http://ruby-doc.org/stdlib-2.1.1/libdoc/test/unit/rdoc/Test/Unit/Assertions.html
    http://api.rubyonrails.org/classes/ActiveSupport/Testing/Assertions.html
    Now lets test our first model but Before testing that lets add a validation in the Product model.

    	class Product < ActiveRecord::Base
    		validates :title, presence: true
    	end
    

    Now lets create test cases for this models validation using assertions

    	require 'test_helper'
    
    	class ProductTest < ActiveSupport::TestCase
    	  test "validations in product model" do
    	  	product = Product.new(title: '', description: 'Great Going', price: 1000)
    	  	assert_equal false, product.save, 'Product should not be created because title is not present'
    
    	  	product = Product.new(title: 'Product Title', description: 'Great Going', price: 1000)
    	  	assert_equal true, product.save, 'Product should be created'
    	  end
    	end
    

    After that finally run the test case using:

    	bin/rake test test/models/product_test.rb
    	#=>
    	Run options: --seed 271
    
    	# Running:
    
    	.
    
    	Finished in 0.275001s, 3.6363 runs/s, 7.2727 assertions/s.
    
    	1 runs, 2 assertions, 0 failures, 0 errors, 0 skips
    

    Now looking into the output, we can see that we have run one test stub for which there were two assertions in which both passed so the failure is o and also the code doesn't contain any error so errors are also 0.
    The dot (.) below the running expressed the pass of the test stubs. It will show F in case of failure and E in case of errors. Also one more thing to be noticed of how we should write assertions, after the assert keyword we should write the expected value and after that there should be the actual value and a assertion message to differentiate the case, separated by commas. After that lets change a little bit code in the test file to check the failed case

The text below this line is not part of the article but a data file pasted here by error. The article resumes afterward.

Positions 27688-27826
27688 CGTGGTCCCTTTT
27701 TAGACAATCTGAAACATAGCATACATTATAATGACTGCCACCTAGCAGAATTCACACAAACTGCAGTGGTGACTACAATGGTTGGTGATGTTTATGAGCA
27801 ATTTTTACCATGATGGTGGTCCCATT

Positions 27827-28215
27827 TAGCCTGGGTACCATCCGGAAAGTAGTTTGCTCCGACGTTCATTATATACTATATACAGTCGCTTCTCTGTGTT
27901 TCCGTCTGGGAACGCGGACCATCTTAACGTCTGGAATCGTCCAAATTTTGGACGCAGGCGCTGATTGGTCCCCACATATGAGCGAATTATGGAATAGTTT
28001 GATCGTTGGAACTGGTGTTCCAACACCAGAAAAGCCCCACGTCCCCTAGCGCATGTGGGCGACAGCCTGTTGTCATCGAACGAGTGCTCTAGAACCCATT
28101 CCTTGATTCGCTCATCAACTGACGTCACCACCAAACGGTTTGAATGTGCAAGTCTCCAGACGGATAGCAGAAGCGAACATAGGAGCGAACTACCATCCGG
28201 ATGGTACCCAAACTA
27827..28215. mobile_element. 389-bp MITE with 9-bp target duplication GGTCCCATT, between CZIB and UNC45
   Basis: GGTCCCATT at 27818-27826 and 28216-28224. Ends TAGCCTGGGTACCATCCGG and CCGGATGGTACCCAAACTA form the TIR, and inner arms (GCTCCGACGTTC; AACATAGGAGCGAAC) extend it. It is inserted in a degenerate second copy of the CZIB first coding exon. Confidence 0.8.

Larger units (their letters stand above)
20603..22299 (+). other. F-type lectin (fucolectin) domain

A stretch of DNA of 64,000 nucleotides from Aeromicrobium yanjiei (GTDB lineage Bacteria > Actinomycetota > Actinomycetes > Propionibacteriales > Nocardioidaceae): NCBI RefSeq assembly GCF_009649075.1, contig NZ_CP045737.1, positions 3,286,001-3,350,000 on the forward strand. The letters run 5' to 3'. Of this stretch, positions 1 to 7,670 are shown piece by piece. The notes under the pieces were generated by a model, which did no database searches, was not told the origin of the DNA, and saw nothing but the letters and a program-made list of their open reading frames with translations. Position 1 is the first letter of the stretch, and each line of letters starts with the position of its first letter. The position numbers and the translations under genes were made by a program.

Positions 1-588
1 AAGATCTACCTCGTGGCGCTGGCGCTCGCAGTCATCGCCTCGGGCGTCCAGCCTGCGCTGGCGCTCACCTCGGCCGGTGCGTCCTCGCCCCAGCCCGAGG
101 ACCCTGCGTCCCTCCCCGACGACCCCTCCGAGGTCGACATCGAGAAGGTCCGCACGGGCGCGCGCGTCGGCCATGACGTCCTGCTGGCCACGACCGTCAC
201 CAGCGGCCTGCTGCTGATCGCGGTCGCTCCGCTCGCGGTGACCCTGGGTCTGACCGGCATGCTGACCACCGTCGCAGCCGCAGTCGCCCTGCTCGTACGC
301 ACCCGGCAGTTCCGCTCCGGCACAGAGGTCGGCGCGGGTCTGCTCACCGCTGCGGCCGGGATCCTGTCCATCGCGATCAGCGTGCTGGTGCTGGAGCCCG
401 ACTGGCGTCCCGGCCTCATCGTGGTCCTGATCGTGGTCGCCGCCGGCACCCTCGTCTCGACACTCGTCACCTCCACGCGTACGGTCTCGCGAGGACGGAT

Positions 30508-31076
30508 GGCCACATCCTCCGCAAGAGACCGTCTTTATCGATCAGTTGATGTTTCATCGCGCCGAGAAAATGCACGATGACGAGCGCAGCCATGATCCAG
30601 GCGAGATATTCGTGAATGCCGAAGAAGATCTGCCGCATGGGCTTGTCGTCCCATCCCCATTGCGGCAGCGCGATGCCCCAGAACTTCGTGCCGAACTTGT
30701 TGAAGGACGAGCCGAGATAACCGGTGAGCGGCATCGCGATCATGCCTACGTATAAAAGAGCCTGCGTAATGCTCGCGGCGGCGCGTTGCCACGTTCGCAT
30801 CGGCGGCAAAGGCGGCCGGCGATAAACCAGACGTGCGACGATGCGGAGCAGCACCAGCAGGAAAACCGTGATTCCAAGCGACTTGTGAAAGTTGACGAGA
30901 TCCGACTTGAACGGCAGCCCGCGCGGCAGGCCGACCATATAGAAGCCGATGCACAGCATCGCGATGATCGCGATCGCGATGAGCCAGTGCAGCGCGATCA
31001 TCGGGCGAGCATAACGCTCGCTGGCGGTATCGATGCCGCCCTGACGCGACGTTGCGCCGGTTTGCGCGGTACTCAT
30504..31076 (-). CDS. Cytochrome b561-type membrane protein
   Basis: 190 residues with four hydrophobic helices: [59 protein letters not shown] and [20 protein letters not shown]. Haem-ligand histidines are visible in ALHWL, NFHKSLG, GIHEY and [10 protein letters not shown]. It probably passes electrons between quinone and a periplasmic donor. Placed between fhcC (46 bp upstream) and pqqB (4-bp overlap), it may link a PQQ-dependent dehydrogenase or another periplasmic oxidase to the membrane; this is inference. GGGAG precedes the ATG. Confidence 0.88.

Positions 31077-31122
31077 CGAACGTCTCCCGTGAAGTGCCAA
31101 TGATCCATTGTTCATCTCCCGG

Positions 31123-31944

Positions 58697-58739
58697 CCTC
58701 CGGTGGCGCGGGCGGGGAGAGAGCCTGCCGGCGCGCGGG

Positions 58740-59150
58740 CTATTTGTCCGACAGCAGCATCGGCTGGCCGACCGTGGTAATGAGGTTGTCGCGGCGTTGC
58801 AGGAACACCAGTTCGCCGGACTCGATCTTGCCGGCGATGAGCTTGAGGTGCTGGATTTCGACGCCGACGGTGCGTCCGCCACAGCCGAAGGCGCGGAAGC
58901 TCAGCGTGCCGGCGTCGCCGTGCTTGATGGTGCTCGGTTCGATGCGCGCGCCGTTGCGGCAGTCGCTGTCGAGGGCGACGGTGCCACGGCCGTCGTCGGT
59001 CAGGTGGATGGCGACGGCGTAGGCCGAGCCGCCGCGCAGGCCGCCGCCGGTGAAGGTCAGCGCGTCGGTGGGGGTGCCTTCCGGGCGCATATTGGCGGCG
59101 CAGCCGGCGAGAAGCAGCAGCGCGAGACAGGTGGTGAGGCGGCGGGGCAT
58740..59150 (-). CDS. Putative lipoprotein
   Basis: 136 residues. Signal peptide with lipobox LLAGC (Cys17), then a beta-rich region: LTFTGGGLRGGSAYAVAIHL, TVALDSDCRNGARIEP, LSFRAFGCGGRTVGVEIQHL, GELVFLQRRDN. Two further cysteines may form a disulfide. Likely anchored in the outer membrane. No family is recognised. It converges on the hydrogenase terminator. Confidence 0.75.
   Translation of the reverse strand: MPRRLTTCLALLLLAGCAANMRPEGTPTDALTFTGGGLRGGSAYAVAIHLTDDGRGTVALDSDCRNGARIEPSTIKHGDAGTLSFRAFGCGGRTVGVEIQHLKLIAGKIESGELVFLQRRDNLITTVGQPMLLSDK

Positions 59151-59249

require 'test_helper'
    
    	class ProductTest < ActiveSupport::TestCase
    	  test "validations in product model" do
    	  	product = Product.new(title: '', description: 'Great Going', price: 1000)
    	  	assert_equal false, product.save, 'Product should not be created because title is not present'
    
    	  	product = Product.new(title: 'Product Title', description: 'Great Going', price: 1000)
    	  	assert_equal true, product.save, 'Product should be created'
    	  end
    	end
    

    Now again run the test case:

    	bin/rake test test/models/product_test.rb
    	#=> Now it will give the output
    	Run options: --seed 40450
    
    	# Running:
    
    	F
    
    	Finished in 0.175340s, 5.7032 runs/s, 5.7032 assertions/s.
    
    	  1) Failure:
    	ProductTest#test_validations_in_product_model [/home/raghvendra/rails_apps/MyTestingApp/test/models/product_test.rb:6]:
    	Product should not be created because title is not present.
    	Expected: true
    	  Actual: false
    	1 runs, 1 assertions, 1 failures, 0 errors, 0 skips
    

    Thus we can see the assertion failed here showing the failed the assertion message. The test case should contain all possible types of input data sets and conditions to get rid of later bugs.

    Hope you liked this in next chapter I will talk about how we can write test cases for controllers.
    Testing In Rails: Functional Testing In Controllers